Jeanie Zoller

Personally, I feel the term “gifted” carries baggage that steers us away from our stated goal to meet each child where they are. We can get bogged down in state identification guidelines. We must deal with definitions strictly connected to funding.

Yet, we need to focus on unique potential and achievement since we provide opportunities and challenges to students. We offer a wide variety of classes and experiences. We identify, in our local level evaluations, those students who belong in more advanced classes to reach their full potential. As a BOE member, I support the constant review and research I see with our current leadership on defining gifted and also on widening its breath. Currently we use a wide view of gifted in our grades 2-4 testing. Ongoing professional development for all staff, K-12, has been provided on topics of identification, and gifted services that can be incorporated in each classroom. Access to advanced classes, curriculum, and opportunities is refined each year. And the CAC study on gifted helps define ongoing change through a four step action plan. Still ongoing, but I see real effort.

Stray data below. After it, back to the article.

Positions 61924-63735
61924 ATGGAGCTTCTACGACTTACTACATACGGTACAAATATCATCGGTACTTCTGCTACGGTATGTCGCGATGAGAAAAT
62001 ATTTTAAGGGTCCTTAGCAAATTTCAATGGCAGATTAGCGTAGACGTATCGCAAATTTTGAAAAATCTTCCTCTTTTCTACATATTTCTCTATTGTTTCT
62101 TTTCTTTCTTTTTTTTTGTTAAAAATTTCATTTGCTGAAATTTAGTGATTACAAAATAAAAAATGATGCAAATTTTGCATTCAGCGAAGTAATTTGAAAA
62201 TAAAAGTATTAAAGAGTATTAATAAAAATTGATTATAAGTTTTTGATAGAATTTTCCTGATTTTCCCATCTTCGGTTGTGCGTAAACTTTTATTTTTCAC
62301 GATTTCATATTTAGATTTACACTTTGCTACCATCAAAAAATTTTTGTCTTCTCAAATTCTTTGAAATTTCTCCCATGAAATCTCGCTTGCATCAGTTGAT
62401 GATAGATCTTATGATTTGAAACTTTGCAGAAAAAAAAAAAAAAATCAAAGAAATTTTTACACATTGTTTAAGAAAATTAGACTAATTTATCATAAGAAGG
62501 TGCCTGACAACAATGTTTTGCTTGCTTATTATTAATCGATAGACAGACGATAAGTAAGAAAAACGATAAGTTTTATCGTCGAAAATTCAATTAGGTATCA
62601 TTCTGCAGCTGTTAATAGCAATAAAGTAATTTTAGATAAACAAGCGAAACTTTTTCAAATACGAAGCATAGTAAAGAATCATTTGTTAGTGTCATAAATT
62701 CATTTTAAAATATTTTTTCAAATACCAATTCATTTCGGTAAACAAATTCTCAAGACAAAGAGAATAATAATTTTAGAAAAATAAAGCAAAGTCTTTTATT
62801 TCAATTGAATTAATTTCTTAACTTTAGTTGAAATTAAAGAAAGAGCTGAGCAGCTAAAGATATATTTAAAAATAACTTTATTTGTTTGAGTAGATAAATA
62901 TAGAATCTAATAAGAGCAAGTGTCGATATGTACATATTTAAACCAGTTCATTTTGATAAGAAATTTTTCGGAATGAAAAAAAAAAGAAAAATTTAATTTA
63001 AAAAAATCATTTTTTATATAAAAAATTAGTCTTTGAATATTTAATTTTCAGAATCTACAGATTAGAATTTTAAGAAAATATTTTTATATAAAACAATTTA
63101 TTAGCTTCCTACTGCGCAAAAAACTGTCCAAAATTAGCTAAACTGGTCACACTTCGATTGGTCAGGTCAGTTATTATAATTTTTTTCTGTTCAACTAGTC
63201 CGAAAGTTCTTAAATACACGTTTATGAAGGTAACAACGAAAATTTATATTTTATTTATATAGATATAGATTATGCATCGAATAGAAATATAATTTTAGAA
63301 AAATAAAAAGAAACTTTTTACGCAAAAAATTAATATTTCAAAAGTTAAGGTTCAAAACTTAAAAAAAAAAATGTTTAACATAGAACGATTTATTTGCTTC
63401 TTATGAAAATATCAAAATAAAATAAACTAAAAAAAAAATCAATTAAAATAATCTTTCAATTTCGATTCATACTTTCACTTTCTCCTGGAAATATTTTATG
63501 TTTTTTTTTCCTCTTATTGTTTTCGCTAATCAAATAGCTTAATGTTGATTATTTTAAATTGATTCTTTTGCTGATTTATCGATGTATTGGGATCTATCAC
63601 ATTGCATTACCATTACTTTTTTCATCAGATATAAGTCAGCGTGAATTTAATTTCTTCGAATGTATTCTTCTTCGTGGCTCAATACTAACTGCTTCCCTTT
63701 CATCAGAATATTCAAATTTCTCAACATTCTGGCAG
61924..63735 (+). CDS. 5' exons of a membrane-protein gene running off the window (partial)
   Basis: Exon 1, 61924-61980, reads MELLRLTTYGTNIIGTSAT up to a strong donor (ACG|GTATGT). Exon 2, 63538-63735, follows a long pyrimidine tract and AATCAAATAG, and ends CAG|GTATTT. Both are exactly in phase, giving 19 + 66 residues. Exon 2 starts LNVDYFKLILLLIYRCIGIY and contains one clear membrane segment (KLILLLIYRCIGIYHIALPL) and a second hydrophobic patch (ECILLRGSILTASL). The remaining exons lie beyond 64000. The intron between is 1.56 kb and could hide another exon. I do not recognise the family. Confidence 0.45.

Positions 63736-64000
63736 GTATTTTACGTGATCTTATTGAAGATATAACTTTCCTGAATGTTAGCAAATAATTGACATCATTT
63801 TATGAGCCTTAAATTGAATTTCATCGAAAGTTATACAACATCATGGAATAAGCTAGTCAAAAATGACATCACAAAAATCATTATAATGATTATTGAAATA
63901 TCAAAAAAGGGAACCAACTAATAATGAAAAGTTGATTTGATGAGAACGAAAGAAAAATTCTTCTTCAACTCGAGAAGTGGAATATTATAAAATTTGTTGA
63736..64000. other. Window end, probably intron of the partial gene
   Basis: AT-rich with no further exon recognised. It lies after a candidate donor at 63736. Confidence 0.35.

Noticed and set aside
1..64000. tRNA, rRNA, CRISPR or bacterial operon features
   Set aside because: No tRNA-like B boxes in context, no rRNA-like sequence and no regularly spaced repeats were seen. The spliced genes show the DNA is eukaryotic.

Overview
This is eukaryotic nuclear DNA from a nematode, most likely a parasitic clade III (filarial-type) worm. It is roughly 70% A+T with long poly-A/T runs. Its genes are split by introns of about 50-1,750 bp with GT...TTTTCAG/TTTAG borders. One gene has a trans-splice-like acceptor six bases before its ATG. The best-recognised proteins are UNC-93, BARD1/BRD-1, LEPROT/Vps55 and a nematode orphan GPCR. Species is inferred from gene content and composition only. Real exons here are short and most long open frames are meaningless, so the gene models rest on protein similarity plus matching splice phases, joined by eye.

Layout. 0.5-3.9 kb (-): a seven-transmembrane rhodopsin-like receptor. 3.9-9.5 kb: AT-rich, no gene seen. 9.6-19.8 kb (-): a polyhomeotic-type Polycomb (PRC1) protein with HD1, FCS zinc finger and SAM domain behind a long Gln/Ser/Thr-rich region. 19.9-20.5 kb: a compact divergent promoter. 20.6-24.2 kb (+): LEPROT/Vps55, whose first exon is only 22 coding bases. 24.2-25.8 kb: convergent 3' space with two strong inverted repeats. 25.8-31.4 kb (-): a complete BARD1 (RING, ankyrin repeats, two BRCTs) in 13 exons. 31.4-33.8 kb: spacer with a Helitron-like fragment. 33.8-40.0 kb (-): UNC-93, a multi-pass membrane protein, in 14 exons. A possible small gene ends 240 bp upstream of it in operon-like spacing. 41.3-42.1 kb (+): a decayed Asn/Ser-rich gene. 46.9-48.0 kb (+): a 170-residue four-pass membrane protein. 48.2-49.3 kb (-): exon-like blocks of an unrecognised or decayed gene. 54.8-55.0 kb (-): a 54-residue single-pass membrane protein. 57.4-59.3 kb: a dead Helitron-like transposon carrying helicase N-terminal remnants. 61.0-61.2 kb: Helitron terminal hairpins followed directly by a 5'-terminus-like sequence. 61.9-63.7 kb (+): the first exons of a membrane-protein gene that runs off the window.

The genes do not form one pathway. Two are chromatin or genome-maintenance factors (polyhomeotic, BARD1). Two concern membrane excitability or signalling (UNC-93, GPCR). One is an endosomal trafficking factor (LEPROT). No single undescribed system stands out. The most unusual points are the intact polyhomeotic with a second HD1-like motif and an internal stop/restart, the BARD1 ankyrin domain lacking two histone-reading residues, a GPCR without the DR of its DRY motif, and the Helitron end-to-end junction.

John Feldmeier

“Gifted learning” programs pose both pitfalls and potentials. Gifted designations can inspire students by giving them recognition of their abilities and by providing students needing additional academic challenge with engaging lessons during the school day. But gifted programs also can stigmatize and discourage students, creating a sense of anxiety and disparity within our learning communities.

In my experience, these dynamics are more acute at the primary and middle school levels, where the ability of students to change their gifted designation is often determined by a standardized test. And like many other standardized tests, gifted assessments can fall short of measuring the full scope and abilities of some students.

The pathways to gifted learning open up a bit during high school, where students, regardless of their previous gifted labels, have more autonomy to take advanced classes, including Advanced Placement (AP) courses. As a result, students who were never officially identified as “gifted” can and do participate in advanced/gifted opportunities.

Obviously, different students are extraordinary in different ways and at different times. Not all students develop at the same pace. And a single test given at a single point in time provides only one view of our students. As a result, the standardized testing process used for some gifted learning opportunities should be monitored and assessed to ensure that it is consistent with the values and commitments of Wyoming City Schools.